clock menu more-arrow no yes mobile

Filed under:

PFF’s highest rated players include a few Buffalo Bills

LeSean McCoy, Richie Incognito, and Tyrod Taylor ranked among the best players at their positions in 2016.

If you buy something from an SB Nation link, Vox Media may earn a commission. See our ethics statement.

Now that the NFL season is complete, it’s a good time to take stock of what happened on the field in 2016. The final grades from Pro Football Focus are in the books, and while you can argue with their outcomes they offer a fairly good starting point when considering the best players in the NFL.

The highest placement any Buffalo Bills player received among position groups was sixth, where LeSean McCoy placed among running backs and Richie Incognito placed among guards. Shady was notably kept off of the PFF Top 101 players list as a result of his low pass blocking grade, despite being one of three backs (along with David Johnson of the Arizona Cardinals and Melvin Gordon of the San Diego Chargers) to rank in their top ten as both a runner and a receiver. Incognito fell off from the 2015 season, when he placed second among guards, but still had a solid season overall. Mike Gillislee also finished fourteenth at the running back position, ahead of guys like Matt Forte of the New York Jets (22nd), Mark Ingram of the new Orleans Saints (17th), and Thomas Rawls of the Seattle Seahawks (15th).

Tyrod Taylor ranked eleventh among quarterbacks in 2016, dropping off from his 2015 rating but still placing in the top half of quarterbacks. Taylor’s run grade of 87.5 placed second among quarterbacks, behind only Colin Kaepernick of the San Francisco 49ers. Interestingly, PFF senior analyst Steve Palazzolo placed Taylor at 20th overall in his ranking of quarterbacks just before the end of the regular season, despite giving him a positive review in the piece.

One of the common defenses of Taylor’s performance in 2016 is the low quality of receivers he had to work with. PFF backs up that argument, as the highest-rated Bills receiver was Sammy Watkins, who tied with Quincy Enunwa of the Jets at 47th overall. Robert Woods placed 59th, between Sterling Shepard of the Giants and the Bengals’ Tyler Boyd. The only other Bills receiver who played enough snaps to qualify for a ranking was Marquise Goodwin, who placed 94th among 115 qualified receivers.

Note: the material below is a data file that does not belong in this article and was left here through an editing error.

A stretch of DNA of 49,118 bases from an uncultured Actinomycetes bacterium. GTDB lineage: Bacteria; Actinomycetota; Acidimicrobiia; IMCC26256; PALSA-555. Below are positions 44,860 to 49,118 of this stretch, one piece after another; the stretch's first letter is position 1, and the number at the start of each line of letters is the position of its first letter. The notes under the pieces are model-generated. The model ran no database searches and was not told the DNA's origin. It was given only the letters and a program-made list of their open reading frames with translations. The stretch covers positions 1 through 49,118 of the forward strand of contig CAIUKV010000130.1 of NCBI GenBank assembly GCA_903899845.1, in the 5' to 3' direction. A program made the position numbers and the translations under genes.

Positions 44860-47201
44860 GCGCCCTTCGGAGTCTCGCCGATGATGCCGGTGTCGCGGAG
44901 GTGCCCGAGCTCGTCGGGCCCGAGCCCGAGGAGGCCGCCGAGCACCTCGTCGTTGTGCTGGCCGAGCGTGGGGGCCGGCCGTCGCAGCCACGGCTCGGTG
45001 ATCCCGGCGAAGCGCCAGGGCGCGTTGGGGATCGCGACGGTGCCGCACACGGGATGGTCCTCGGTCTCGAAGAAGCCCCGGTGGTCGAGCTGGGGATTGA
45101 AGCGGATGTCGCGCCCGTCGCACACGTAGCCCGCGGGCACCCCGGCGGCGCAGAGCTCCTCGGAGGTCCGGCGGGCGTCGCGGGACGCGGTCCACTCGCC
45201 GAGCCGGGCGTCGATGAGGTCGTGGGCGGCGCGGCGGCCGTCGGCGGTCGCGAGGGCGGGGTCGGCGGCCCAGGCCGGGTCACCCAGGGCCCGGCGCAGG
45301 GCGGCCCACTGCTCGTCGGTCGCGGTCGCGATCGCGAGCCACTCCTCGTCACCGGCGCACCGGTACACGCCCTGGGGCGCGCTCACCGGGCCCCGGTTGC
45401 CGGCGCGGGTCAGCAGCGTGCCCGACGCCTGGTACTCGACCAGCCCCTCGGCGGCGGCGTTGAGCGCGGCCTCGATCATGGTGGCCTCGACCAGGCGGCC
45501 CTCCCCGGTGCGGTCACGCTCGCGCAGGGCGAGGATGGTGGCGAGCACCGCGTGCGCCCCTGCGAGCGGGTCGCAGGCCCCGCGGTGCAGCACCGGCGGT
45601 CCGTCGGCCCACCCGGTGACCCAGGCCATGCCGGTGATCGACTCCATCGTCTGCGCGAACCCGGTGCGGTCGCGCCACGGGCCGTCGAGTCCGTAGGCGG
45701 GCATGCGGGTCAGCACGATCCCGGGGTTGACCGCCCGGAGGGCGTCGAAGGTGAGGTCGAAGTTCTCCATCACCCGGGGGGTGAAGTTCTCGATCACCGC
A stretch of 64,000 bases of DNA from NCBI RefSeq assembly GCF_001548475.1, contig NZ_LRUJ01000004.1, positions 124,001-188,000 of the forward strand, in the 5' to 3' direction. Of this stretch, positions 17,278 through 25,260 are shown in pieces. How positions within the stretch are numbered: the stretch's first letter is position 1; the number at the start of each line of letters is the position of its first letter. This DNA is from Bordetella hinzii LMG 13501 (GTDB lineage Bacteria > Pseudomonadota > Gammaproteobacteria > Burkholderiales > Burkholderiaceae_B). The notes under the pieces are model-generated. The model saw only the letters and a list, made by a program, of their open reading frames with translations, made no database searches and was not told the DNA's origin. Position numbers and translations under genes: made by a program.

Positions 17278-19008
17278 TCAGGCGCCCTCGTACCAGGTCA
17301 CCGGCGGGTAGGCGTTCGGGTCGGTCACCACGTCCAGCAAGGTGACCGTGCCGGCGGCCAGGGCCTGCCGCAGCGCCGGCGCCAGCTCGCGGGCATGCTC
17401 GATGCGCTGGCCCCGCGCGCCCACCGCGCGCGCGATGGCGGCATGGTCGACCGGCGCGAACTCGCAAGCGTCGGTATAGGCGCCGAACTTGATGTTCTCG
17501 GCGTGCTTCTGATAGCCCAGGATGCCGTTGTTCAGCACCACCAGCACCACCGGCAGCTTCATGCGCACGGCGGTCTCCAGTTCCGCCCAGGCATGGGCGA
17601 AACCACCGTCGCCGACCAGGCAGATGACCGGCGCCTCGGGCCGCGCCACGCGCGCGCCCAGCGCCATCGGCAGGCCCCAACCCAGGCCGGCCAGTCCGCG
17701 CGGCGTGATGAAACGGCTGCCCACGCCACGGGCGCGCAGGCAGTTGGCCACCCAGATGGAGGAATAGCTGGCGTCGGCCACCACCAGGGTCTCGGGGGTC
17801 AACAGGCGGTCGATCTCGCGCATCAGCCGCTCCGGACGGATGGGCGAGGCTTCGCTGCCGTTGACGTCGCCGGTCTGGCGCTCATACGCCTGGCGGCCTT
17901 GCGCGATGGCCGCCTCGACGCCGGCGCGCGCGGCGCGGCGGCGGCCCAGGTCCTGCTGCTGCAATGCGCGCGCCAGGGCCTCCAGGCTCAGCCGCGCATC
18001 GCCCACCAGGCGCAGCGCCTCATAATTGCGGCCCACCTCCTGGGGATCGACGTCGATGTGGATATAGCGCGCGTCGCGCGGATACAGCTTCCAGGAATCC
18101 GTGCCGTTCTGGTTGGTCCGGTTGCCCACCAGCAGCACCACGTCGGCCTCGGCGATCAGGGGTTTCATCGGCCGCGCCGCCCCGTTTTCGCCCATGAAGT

Despite a solid season when he was on the field, Cordy Glenn only placed 22nd among offensive tackles. His lack of playing time likely hurt his cause; only two of the 21 tackles ahead of Glenn played fewer than his 657 snaps, and he was one of only four tackles in the top 24 to play fewer than 900 snaps.

Kyle Williams placed 16th among interior defenders. That was despite being the fourth-rated player in that group against the run, as a woeful pass-rush grade hurt his overall rating. Ditto for the Bills’ top safety, Corey Graham, who placed 37th among all safeties in the league.

Lorenzo Alexander, one of two Bills initially voted into the Pro Bowl, ranked 29th among edge defenders despite finishing tied for third in the NFL in sacks. Considering that NFL leader Vic Beasley ranked lower, however, indicates that the analysts looked well beyond sack total in their ratings. Jerry Hughes placed 64th in that category, largely a result of his run defense grade placing 97th among 107 qualified players.

Anybody who followed PFF throughout the year probably noticed that most of their Bills graphics included Nickell Robey-Coleman, so it shouldn’t be a surprise that he was the highest-ranked Bills cornerback at 33rd overall. Pending free agent Stephon Gilmore placed 61st overall, while Ronald Darby placed 67th despite the second-best run defense grade among cornerbacks.